There’s no question that the federal government has a crucial responsibility to help Canadians get through this crisis. The CERB will be an essential help for many families. As for the wage subsidy, implemented properly it can be a beneficial program. It is imperative that the program not be misdirected and that it goes to those businesses that really need it, because we’re all paying for it.

The federal government is means-testing programs for individuals – the most vulnerable and poorest Canadians will not get the CERB – all the more reason to scrutinize the wage subsidy and ask if it is being used for proper policy objectives and if it’s the best use of public emergency money.

Many Canadians have been advocating for social programs such as universal pharmacare, childcare, affordable or tuition free post-secondary education, dental and eye-care – for decades.

A Universal Basic Income payable to all would cost less, be easier to administer than the complexity of various different programs coming from the Federal government, and have significant benefits. The UBI could then be taxed back based on progressive taxation next year. But, that is a topic for another day and post.

The Liberal government has, however embarked down a different pathway and the need for financial assistance is immediate. There are many gaps and valid questions that arise about the CERB and Wage Subsidy programs. It is our role as Canadians to ask those hard questions, demand transparency and responsible use of public funds.

About Bill Sundhu

Canadian lawyer, Former Judge, Member of Kellogg College of University of Oxford (Masters Degree in International Human Rights Law 2010).

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Bill Sundhu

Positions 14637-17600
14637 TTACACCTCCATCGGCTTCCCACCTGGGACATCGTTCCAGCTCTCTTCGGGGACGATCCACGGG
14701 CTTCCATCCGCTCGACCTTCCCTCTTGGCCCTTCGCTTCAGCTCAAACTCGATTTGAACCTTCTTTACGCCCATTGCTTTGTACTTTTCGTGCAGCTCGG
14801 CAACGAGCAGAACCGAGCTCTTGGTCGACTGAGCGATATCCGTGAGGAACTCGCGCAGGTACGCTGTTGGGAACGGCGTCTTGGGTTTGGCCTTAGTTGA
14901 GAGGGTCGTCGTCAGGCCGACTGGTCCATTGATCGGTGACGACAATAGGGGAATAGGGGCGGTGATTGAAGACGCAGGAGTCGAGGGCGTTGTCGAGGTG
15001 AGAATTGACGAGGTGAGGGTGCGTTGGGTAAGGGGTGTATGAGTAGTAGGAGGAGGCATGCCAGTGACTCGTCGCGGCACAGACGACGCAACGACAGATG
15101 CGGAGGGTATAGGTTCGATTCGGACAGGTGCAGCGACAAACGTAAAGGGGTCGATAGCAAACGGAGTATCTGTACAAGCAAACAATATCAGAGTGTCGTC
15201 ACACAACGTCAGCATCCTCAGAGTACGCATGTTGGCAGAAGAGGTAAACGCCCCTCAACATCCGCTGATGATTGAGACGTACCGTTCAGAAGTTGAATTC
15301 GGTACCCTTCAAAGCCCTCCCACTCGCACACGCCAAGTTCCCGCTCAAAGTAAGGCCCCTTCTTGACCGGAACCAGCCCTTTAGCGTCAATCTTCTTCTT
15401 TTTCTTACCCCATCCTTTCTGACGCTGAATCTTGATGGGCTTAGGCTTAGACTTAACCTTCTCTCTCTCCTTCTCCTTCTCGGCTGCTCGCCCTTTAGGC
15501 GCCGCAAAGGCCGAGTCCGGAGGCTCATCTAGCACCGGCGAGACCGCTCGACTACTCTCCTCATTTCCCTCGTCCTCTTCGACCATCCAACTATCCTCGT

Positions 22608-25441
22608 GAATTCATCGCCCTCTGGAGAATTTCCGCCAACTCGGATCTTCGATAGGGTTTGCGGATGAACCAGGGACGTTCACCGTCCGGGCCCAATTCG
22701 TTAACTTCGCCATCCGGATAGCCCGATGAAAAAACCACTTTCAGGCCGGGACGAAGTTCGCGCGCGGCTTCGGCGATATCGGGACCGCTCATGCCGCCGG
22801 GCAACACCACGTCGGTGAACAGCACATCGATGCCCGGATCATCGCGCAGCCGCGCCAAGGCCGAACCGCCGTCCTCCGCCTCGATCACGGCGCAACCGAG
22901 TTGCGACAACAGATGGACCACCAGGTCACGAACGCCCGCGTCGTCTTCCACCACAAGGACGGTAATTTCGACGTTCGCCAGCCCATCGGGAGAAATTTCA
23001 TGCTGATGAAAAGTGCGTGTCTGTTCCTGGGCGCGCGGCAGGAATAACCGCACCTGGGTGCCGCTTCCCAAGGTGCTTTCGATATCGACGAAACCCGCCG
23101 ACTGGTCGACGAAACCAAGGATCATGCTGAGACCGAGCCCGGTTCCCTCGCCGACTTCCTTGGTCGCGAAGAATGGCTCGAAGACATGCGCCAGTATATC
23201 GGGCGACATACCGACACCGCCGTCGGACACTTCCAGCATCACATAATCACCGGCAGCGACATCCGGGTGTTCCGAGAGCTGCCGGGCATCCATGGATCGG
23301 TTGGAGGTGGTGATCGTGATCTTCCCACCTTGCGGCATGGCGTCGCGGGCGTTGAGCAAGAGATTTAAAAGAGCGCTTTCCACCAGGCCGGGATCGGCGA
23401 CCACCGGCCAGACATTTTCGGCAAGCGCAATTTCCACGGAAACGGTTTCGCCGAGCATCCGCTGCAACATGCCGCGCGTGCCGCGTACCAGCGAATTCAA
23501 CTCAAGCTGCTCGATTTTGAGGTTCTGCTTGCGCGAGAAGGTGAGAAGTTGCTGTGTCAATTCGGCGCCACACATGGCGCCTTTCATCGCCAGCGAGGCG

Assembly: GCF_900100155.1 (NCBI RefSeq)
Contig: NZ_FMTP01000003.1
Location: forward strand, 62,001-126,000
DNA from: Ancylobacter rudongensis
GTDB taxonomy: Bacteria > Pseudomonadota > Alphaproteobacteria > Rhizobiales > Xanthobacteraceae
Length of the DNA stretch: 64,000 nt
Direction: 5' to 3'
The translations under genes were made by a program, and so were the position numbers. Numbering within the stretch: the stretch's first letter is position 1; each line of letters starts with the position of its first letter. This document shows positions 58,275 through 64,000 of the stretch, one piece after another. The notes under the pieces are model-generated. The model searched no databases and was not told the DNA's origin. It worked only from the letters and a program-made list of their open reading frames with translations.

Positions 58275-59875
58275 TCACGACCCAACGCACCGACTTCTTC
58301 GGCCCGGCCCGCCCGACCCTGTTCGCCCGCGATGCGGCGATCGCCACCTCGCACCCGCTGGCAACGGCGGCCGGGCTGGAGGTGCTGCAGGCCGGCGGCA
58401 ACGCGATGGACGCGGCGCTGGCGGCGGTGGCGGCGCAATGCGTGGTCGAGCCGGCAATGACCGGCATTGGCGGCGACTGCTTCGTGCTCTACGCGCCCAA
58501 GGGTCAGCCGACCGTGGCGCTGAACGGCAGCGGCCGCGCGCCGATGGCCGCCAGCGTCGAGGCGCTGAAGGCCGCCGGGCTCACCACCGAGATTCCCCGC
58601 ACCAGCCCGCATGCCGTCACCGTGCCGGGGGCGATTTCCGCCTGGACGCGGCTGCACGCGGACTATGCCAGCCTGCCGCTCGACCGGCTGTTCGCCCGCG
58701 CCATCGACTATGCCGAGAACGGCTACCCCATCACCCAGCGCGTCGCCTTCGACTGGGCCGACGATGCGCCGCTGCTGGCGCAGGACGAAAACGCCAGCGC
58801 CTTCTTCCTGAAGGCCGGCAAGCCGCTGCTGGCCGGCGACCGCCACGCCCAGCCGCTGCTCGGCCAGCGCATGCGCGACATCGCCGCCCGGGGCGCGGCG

Bill Sundhu is a Canadian lawyer and former judge with more than 35 years of experience in the courts of justice.

His current practice includes trial and appellate advocacy in criminal justice, human rights and civil liberties. Bill has broad legal experience that includes criminal justice, family law, child and youth law, indigenous rights, police misconduct and wrongful deaths, non-discrimination, access to justice, law reform and legislation, professional legal responsibility, and judicial independence and administration.

He is a regular speaker, lecturer and media commentator on human rights, justice, diversity, equality and international legal issues.   He has extensive knowledge of the Canadian justice system and international human rights law, with particular interest in international criminal law.

Bill has three university degrees, including a Masters degree in International Human Rights Law from Oxford University. He practices in Canadian and International Law.

His work is recognized by appointment to the List of Counsel for the International Criminal Court in the Hague (war crimes, genocide, crimes against humanity) and selection to a panel of international experts to train judges in Tunisia, in 2013-14 in human rights and administration of justice. He has served an extensive term as an Executive Member of the Canadian Bar Association National Criminal Law Subsection.

Bill is a founding member of the BC Association of Multicultural Societies and is an advocate for equality and diversity. He and his family have made Kamloops, British Columbia, their home for the past 24 years.